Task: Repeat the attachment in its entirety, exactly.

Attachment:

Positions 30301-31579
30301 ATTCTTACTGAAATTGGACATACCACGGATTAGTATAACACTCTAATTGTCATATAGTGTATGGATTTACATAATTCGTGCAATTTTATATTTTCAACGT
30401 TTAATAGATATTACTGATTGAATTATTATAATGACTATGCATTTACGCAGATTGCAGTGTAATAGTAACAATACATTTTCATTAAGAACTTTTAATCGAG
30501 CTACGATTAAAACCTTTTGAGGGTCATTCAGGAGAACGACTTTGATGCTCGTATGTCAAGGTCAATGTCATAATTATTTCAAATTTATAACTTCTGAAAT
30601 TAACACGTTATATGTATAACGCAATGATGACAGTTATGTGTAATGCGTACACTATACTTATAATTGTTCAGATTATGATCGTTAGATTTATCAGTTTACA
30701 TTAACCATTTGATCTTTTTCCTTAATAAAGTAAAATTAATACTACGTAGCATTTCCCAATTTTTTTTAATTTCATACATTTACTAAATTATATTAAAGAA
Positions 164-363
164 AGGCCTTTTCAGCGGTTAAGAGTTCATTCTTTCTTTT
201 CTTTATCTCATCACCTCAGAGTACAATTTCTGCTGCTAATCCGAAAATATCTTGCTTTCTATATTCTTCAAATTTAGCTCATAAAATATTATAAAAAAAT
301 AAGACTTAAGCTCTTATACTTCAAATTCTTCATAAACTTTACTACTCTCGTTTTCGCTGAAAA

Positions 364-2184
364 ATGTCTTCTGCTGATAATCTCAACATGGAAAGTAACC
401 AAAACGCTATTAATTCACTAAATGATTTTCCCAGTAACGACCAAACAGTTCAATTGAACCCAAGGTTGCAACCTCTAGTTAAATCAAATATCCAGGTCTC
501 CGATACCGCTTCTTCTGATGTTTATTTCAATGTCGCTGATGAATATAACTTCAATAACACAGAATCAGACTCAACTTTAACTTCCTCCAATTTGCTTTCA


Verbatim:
Positions 30301-31579
30301 ATTCTTACTGAAATTGGACATACCACGGATTAGTATAACACTCTAATTGTCATATAGTGTATGGATTTACATAATTCGTGCAATTTTATATTTTCAACGT
30401 TTAATAGATATTACTGATTGAATTATTATAATGACTATGCATTTACGCAGATTGCAGTGTAATAGTAACAATACATTTTCATTAAGAACTTTTAATCGAG
30501 CTACGATTAAAACCTTTTGAGGGTCATTCAGGAGAACGACTTTGATGCTCGTATGTCAAGGTCAATGTCATAATTATTTCAAATTTATAACTTCTGAAAT
30601 TAACACGTTATATGTATAACGCAATGATGACAGTTATGTGTAATGCGTACACTATACTTATAATTGTTCAGATTATGATCGTTAGATTTATCAGTTTACA
30701 TTAACCATTTGATCTTTTTCCTTAATAAAGTAAAATTAATACTACGTAGCATTTCCCAATTTTTTTTAATTTCATACATTTACTAAATTATATTAAAGAA
Positions 164-363
164 AGGCCTTTTCAGCGGTTAAGAGTTCATTCTTTCTTTT
201 CTTTATCTCATCACCTCAGAGTACAATTTCTGCTGCTAATCCGAAAATATCTTGCTTTCTATATTCTTCAAATTTAGCTCATAAAATATTATAAAAAAAT
301 AAGACTTAAGCTCTTATACTTCAAATTCTTCATAAACTTTACTACTCTCGTTTTCGCTGAAAA

Positions 364-2184
364 ATGTCTTCTGCTGATAATCTCAACATGGAAAGTAACC
401 AAAACGCTATTAATTCACTAAATGATTTTCCCAGTAACGACCAAACAGTTCAATTGAACCCAAGGTTGCAACCTCTAGTTAAATCAAATATCCAGGTCTC
501 CGATACCGCTTCTTCTGATGTTTATTTCAATGTCGCTGATGAATATAACTTCAATAACACAGAATCAGACTCAACTTTAACTTCCTCCAATTTGCTTTCA